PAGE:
("\\.pmod$"                 . pike-mode)
          ("\\.ats$"                  . lisp-mode)
          ("\\.clm$"                  . lisp-mode)
          ("\\.cm$"                   . lisp-mode)
          ("\\.cmn$"                  . lisp-mode)
          ("\\.ins$"                  . lisp-mode)
          ("\\.cl$"                   . lisp-mode)
          ("\\.lisp$"                 . lisp-mode)
          ("\\.scm$"                  . scheme-mode)
          ("\\.sh$"                   . sh-mode)
          ("\\.bashrc"                . sh-mode)
          ("\\.gnus"                  . emacs-lisp-mode)
          ("\\.c$"                    . c-mode)
          ("\\.h$"                    . c-mode)
          ("\\.l$"                    . c-mode)
          ("\\.y$"                    . c-mode)
          ("\\.awk$"                  . c-mode)
          ("\\.cc$"                   . c-mode)
          ("\\.x$"                    . c-mode)
          ("\\.m$"                    . matlab-mode)
          ("\\.s$"                    . asm-mode)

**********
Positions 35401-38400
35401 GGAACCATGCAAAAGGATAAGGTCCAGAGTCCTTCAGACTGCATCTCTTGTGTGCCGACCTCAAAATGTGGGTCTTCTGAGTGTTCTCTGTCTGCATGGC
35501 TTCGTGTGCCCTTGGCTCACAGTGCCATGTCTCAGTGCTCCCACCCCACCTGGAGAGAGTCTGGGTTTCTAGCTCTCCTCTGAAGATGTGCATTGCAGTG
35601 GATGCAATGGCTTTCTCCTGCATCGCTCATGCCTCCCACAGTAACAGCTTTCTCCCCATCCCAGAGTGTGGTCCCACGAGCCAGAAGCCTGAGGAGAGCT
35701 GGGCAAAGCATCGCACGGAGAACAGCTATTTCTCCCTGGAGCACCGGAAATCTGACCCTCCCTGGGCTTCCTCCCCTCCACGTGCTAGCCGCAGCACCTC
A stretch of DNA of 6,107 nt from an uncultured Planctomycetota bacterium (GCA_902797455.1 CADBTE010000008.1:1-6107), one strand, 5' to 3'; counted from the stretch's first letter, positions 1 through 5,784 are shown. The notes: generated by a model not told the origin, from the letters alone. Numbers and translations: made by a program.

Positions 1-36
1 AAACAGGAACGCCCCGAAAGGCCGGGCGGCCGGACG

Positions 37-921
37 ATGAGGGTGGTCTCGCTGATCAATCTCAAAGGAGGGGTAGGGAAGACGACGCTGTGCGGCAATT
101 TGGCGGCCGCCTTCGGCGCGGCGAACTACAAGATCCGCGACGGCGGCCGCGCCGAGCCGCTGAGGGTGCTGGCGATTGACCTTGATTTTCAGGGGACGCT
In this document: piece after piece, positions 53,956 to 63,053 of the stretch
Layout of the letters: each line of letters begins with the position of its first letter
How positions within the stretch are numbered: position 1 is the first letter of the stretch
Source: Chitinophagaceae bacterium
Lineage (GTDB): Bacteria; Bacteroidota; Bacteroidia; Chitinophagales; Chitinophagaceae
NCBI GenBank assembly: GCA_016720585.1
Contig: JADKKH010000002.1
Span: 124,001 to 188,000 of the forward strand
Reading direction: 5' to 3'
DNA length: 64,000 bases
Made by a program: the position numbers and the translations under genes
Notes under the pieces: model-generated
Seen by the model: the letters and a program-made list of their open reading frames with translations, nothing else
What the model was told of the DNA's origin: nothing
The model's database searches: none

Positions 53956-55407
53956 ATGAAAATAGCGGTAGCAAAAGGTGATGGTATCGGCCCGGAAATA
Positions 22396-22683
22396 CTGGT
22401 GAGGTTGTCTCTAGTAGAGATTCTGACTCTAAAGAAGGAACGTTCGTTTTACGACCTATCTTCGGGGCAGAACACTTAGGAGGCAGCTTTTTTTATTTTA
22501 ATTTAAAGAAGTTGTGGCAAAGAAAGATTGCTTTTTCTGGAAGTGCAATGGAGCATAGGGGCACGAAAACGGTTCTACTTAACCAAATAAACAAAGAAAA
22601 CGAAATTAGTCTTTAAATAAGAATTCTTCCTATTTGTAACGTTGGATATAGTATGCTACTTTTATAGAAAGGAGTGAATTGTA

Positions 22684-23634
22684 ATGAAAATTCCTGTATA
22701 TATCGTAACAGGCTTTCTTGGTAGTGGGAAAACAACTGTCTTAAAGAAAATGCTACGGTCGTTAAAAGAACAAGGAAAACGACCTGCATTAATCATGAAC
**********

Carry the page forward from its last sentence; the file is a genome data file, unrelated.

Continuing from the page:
("\\.p$"                    . pascal-mode)
          ("\\.txt$"                  . text-mode)
          ("\\.text$"                 . text-mode)
          ("\\.tex$"                  . latex-mode)
          ("\\.sm$"                   . latex-mode)
          ("\\.sty$"                  . latex-mode)
          ("\\.bib$"                  . bibtex-mode)
          ("\\.el$"                   . emacs-lisp-mode)
          ("\\.tcl$"                  . tcl-mode)
          ("\\.java$"                 . java-mode)
          ("\\.html$"                 . html-mode)
          ("\\.ohtml$"                . html-mode)
          ("[]>:/]Makefile"           . makefile-mode)
          ("[]>:/]\\..*emacs"         . emacs-lisp-mode)
          ("\\.rfc$"                  . rfc-mode)
          ("\\.id$"                   . rfc-mode)
          ("\\.isl$"                  . isl-mode)
          ("\\.php?$"                . php-mode)
          ("\\.Xdefaults$"            . xrdb-mode)
          ("\\.Xenvironment$"         . xrdb-mode)
          ("\\.Xresources$"           . xrdb-mode)
          ("*.\\.ad$"                 . xrdb-mode)
          ("\\.sql$"                  . sql-mode)
          ("\\.tbl$"                  . sql-mode)
          ("\\.sp$”                   . sql-mode)